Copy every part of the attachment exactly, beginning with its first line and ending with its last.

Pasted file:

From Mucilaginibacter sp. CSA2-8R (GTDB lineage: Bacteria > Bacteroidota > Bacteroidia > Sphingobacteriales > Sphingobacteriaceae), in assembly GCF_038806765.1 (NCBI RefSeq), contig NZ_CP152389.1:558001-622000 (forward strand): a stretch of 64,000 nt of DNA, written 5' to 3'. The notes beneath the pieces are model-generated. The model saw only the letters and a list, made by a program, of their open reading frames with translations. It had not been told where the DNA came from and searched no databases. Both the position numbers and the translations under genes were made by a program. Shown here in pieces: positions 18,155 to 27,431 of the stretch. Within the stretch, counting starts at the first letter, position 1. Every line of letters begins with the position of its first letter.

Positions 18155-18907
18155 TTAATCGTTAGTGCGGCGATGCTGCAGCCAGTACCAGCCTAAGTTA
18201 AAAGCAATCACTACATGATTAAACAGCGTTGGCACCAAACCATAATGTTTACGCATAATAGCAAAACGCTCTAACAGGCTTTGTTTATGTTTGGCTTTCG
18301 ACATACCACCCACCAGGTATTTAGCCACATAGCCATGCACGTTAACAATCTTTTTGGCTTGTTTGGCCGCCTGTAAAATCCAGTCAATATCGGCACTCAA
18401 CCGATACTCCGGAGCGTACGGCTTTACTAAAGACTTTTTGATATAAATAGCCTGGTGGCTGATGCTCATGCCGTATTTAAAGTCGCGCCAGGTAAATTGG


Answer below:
From Mucilaginibacter sp. CSA2-8R (GTDB lineage: Bacteria > Bacteroidota > Bacteroidia > Sphingobacteriales > Sphingobacteriaceae), in assembly GCF_038806765.1 (NCBI RefSeq), contig NZ_CP152389.1:558001-622000 (forward strand): a stretch of 64,000 nt of DNA, written 5' to 3'. The notes beneath the pieces are model-generated. The model saw only the letters and a list, made by a program, of their open reading frames with translations. It had not been told where the DNA came from and searched no databases. Both the position numbers and the translations under genes were made by a program. Shown here in pieces: positions 18,155 to 27,431 of the stretch. Within the stretch, counting starts at the first letter, position 1. Every line of letters begins with the position of its first letter.

Positions 18155-18907
18155 TTAATCGTTAGTGCGGCGATGCTGCAGCCAGTACCAGCCTAAGTTA
18201 AAAGCAATCACTACATGATTAAACAGCGTTGGCACCAAACCATAATGTTTACGCATAATAGCAAAACGCTCTAACAGGCTTTGTTTATGTTTGGCTTTCG
18301 ACATACCACCCACCAGGTATTTAGCCACATAGCCATGCACGTTAACAATCTTTTTGGCTTGTTTGGCCGCCTGTAAAATCCAGTCAATATCGGCACTCAA
18401 CCGATACTCCGGAGCGTACGGCTTTACTAAAGACTTTTTGATATAAATAGCCTGGTGGCTGATGCTCATGCCGTATTTAAAGTCGCGCCAGGTAAATTGG